Optimal production and use of solar electricity in municipal nearly zero energy service buildings

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Insinööritieteiden korkeakoulu | Master's thesis
Innovative and Sustainable Energy Engineering
Degree programme
Master’s Programme in Energy and HVAC Technology
Like other EU countries, Finland must implement the EU Energy Performance of Buildings Directive (EPBD), requiring all new buildings to be nearly Zero Energy Buildings from the year 2021. Municipal buildings are required to be nearly Zero Energy Buildings from the year 2019. This thesis investigates municipal service buildings and the role of solar photovoltaics (PV) in improving their energy performance, in view of the future nZEB regulation. Three case study municipal service buildings from Tampere, Finland, are modelled and their energy performance is simulated. The service buildings include a day-care centre, a school and a renovated old people’s home. Simulation-based optimization is employed to find the optimal solar panel areas and inclinations for each case study building. The objectives to be minimized are net present value (NPV) of system life-cycle cost for 20 years and building primary energy consumption. A standard commercially available solar panel type is assumed. Electricity pricing is based on current rates. It is found that own solar PV generation can lower the service building energy performance considerably, if there is enough roof space for panel installation. With current electricity tariffs, PV generation is financially profitable in the old people’s home, where it can bring a maximum profit of 2,7–3,6 €/m2, depending on the main heating solution. The maximum profit occurs with 461 m2 of solar panels, with inclination angle of 48°, and combined with an air-to-water heat pump. With this arrangement, the primary energy use of the building is lowered by 13%. Generally solar PV production is a more profitable combination with a heat pump solution than with district heating. Solar PV generation does not create a net profit in the day-care or school building, because unlike the old people’s home, they are closed during the summer. The profitability of solar PV generation also depends on the basic heating solution, electricity tariffs, the future behaviour of real interest rate, energy price escalation and solar panel pricing. Sensitivity analysis and additional optimization cases reveal that even for the day-care and school buildings, financial profitability is not far away. If considering the measured electricity use from the whole property of the day-care centre, installing solar PV is profitable even at current electricity tariffs and installation prices, creating a maximum profit of 1,6–1,8 €/m2. Key recommendation for municipalities is to design new care housing buildings with enough south-facing roof area for a large solar PV system. Solar PV production should be first implemented in buildings that are occupied throughout the year, and can utilize as much as possible of the own generation. When considering the profitability of the solar PV installation, it is necessary to know the actual electricity consumption arising from the whole property, and not just the building. For educational buildings, solar PV is the best candidate for the buildings that are open also in the summer, e.g. those day-care centres that do not close for the summer holiday. Even if the future nZEB targets do not necessitate own solar PV generation in municipal service buildings, both the financial profitability and the energy efficiency improvements should encourage municipal solar PV installations, especially in nursing homes.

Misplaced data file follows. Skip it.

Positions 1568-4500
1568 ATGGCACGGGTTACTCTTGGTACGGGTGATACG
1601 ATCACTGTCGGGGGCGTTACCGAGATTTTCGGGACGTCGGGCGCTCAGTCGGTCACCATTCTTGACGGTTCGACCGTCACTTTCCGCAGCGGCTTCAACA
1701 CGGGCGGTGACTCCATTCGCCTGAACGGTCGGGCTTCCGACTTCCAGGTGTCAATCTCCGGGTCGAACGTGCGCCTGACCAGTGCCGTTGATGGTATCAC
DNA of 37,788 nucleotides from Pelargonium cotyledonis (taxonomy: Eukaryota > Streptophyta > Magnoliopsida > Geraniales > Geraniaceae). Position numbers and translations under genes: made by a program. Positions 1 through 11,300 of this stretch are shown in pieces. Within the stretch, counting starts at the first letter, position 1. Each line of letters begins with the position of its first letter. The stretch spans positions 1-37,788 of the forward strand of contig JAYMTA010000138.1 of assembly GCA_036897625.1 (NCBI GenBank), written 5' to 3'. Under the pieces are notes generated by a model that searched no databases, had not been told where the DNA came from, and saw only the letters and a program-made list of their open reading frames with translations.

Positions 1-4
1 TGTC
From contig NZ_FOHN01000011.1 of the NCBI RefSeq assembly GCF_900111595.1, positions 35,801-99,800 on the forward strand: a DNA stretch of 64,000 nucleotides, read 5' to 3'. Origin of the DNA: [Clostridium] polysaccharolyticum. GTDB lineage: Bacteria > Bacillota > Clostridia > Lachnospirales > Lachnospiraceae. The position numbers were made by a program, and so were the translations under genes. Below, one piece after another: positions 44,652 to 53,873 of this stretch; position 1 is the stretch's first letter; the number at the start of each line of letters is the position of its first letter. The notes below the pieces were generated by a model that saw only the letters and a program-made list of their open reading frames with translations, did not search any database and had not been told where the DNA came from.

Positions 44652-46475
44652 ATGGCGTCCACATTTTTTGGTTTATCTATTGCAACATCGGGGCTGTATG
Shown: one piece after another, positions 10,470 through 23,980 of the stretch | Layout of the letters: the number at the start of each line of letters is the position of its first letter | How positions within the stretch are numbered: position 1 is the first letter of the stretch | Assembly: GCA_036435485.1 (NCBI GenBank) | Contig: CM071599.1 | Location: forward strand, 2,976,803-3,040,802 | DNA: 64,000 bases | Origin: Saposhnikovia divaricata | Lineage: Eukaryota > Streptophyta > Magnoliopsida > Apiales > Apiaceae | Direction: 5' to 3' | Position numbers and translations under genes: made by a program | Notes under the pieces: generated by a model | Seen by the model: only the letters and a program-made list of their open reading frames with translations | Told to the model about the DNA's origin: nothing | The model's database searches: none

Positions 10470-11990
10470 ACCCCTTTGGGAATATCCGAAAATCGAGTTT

Sirén, Kai
Thesis advisor
Jokisalo, Juha
nearly Zero Energy Building (nZEB), photovoltaics, service buildings, multi-objective optimization, building simulations, life-cycle cost
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